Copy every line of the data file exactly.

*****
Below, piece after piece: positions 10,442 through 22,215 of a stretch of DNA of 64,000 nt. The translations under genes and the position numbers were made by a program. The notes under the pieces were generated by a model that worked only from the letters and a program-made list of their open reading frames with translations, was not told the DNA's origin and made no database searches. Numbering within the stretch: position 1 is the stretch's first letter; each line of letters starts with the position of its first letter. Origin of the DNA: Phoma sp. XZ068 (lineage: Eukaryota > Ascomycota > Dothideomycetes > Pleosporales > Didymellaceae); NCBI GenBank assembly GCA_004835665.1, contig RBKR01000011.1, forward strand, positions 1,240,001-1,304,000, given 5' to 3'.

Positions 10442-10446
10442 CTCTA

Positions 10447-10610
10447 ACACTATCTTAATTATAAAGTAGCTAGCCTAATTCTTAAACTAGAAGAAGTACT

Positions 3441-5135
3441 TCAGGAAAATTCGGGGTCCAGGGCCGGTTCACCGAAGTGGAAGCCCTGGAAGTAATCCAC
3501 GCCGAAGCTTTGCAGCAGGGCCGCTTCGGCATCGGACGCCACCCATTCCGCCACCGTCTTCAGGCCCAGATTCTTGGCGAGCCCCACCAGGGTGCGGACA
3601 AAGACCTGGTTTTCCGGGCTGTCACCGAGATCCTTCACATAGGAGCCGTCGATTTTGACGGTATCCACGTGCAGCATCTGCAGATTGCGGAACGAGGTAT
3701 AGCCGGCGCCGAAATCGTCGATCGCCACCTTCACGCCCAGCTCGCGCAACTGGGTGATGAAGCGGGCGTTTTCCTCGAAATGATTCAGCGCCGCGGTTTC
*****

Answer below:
Below, piece after piece: positions 10,442 through 22,215 of a stretch of DNA of 64,000 nt. The translations under genes and the position numbers were made by a program. The notes under the pieces were generated by a model that worked only from the letters and a program-made list of their open reading frames with translations, was not told the DNA's origin and made no database searches. Numbering within the stretch: position 1 is the stretch's first letter; each line of letters starts with the position of its first letter. Origin of the DNA: Phoma sp. XZ068 (lineage: Eukaryota > Ascomycota > Dothideomycetes > Pleosporales > Didymellaceae); NCBI GenBank assembly GCA_004835665.1, contig RBKR01000011.1, forward strand, positions 1,240,001-1,304,000, given 5' to 3'.

Positions 10442-10446
10442 CTCTA

Positions 10447-10610
10447 ACACTATCTTAATTATAAAGTAGCTAGCCTAATTCTTAAACTAGAAGAAGTACT

Positions 3441-5135
3441 TCAGGAAAATTCGGGGTCCAGGGCCGGTTCACCGAAGTGGAAGCCCTGGAAGTAATCCAC
3501 GCCGAAGCTTTGCAGCAGGGCCGCTTCGGCATCGGACGCCACCCATTCCGCCACCGTCTTCAGGCCCAGATTCTTGGCGAGCCCCACCAGGGTGCGGACA
3601 AAGACCTGGTTTTCCGGGCTGTCACCGAGATCCTTCACATAGGAGCCGTCGATTTTGACGGTATCCACGTGCAGCATCTGCAGATTGCGGAACGAGGTAT
3701 AGCCGGCGCCGAAATCGTCGATCGCCACCTTCACGCCCAGCTCGCGCAACTGGGTGATGAAGCGGGCGTTTTCCTCGAAATGATTCAGCGCCGCGGTTTC